In a dramatic policy reversal, the Bank of Japan has shifted its priority from cutting interest rates to expanding the money supply. The shift involves changing the key target for monetary adjustment from uncollateralized call-money rates to private banks’ demand-deposit balances in the central bank.
Under the new formula, the outstanding amount of these interest-free deposits will be increased by 1 trillion yen to 5 trillion yen. The increase effectively brings the call-money rate to zero. The BOJ says it will continue this quantitative easing until year-on-year changes in consumer prices reach zero or higher. The BOJ will also increase, if necessary, purchases of long-term government bonds, now totaling 400 billion yen a month.
BOJ Gov. Masaru Hayami described the shift as a “drastic measure that is not normally taken.” Finance Minister Kiichi Miyazawa welcomed the move, saying the Bank of Japan “has done everything it can.” With an easy-credit policy now in full force, he added, “deflationary psychology” — expectations of continuing price declines — will go away. The market has reacted positively.
The Bank of Japan has set a sort of deadline for quantitative easing by using the consumer price index as a benchmark. This is a big step forward in the sense that it provides an easy-to-understand basis to make and evaluate policy. However, the price target — consumer prices remaining flat or rising on an annual basis — is a little vague. A more specific target — say, 1 or 2 percent increases — would make it easier to decide when to end the policy.
Last August the BOJ lifted the zero-interest-rate policy by raising the key overnight call-market rate (the rate at which banks borrow from each other). Clearly, that decision was mistaken. The central bank had been guided by the imagined effectiveness of interest-rate adjustment and by the unrealistic perception of inflation risks.
The government and the ruling parties have been just as wrong in their analysis of the economic situation. They have continued the stopgap spending policy that sacrifices fiscal discipline and has inflated the government debt to catastrophic proportions. Private banks have also put off hard decisions because of their inability to clean up their bad debts and let go of debt-swamped clients.
The Bank of Japan cannot escape accountability for the policy reversal. But the government and the ruling parties, as well as government-dependent banks and heavily indebted corporations, bear greater responsibility. The BOJ is quite right to urge banks to clear their bad debts. It also has every reason to call for a “clear-cut public willingness” to support “painful structural reforms” in the economy and “strong leadership” on the part of the part of the government.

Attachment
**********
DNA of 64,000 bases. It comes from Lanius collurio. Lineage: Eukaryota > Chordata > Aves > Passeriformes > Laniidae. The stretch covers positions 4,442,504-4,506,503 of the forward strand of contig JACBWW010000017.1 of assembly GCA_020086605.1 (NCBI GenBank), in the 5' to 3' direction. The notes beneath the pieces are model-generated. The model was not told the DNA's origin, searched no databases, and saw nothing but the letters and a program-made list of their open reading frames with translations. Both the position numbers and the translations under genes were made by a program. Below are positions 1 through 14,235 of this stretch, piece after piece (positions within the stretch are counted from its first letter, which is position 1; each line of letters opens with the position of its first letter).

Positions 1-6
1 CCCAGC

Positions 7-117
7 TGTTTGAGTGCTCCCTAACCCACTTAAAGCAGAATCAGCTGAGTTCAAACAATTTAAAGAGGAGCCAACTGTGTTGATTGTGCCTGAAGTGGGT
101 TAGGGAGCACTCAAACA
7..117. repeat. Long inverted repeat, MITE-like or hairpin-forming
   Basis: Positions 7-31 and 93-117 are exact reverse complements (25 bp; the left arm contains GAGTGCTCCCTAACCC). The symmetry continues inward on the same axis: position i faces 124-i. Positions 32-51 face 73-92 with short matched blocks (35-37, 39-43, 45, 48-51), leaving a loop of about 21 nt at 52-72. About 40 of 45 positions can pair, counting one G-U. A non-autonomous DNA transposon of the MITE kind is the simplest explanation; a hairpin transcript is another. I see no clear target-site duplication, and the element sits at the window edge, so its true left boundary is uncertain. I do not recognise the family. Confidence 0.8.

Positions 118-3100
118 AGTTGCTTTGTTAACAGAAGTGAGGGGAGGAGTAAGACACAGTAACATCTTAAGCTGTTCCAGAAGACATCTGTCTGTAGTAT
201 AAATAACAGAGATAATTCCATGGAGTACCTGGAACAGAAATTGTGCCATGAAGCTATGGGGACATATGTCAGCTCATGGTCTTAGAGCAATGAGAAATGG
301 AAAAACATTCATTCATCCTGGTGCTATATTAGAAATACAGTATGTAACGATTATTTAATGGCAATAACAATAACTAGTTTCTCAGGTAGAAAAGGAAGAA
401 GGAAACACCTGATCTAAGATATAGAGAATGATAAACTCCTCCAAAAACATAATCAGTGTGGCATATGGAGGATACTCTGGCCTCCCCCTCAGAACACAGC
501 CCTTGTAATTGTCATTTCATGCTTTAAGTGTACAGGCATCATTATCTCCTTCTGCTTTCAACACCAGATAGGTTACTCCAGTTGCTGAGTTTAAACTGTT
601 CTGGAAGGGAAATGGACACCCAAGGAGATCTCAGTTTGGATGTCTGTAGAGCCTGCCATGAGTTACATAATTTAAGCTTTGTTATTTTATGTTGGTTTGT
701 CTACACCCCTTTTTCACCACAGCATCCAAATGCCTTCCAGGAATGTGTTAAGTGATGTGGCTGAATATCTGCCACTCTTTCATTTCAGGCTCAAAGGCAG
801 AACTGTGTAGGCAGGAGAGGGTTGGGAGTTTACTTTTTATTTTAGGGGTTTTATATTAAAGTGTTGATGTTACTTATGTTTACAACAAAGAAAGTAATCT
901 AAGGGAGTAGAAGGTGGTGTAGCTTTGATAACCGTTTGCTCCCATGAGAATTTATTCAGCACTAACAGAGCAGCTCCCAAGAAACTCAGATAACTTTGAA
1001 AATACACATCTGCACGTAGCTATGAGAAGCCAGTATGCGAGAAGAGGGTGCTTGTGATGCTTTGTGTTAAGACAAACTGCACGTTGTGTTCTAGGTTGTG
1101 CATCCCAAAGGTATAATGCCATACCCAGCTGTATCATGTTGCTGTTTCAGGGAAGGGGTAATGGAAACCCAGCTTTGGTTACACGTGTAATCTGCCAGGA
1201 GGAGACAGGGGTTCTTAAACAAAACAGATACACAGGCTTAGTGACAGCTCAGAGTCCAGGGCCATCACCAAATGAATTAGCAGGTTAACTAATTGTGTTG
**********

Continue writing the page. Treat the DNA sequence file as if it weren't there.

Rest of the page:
Now, banks have no choice but to speed up debt writeoffs. Shakeups of debt-heavy corporations — drastic restructuring under the industrial rehabilitation law, for instance — are also unavoidable. The ruling coalition has already put together a package of emergency measures, including creation of a private-sector fund to buy up surplus shares, reduction of the capital gains tax on shares and the dividend tax on individual shareholders, and expansion of real estate liquidity. Tax reform should aim chiefly at luring huge personal savings into the securities market.
Drastic bank and business restructurings will throw more people out of work. So there is an urgent need to take ad hoc measures to combat rising unemployment. It is also essential to step up efforts to improve and expand the “safety net” with priority given to long-term job creation. In addition, inefficient government spending that has little demand-creating effect, as well as the bloated fiscal investment and loan program (the so-called second government budget), should be overhauled. Full deregulation is also indispensable.
However, all of this is too late, if not too little. It is a pity that Prime Minister Yoshiro Mori, in his meeting last week with U.S. President George W. Bush, was reminded of the pressing need to clean up the bad-debt mess and move ahead with painful structural reform. The Bush administration has said it will not lecture Tokyo on how to run the economy. With the U.S. heading into a recession and with Japan mired in a deflationary slump, however, Bush seemed to have no choice but to prod Tokyo to act.
The worry at home is that the measures now in the works, if implemented in haste without a well-defined strategy, might encourage fiscal profligacy among politicians and moral hazard among banks and businesses. Should this become reality, the Japanese economy would degenerate into a really hopeless situation.
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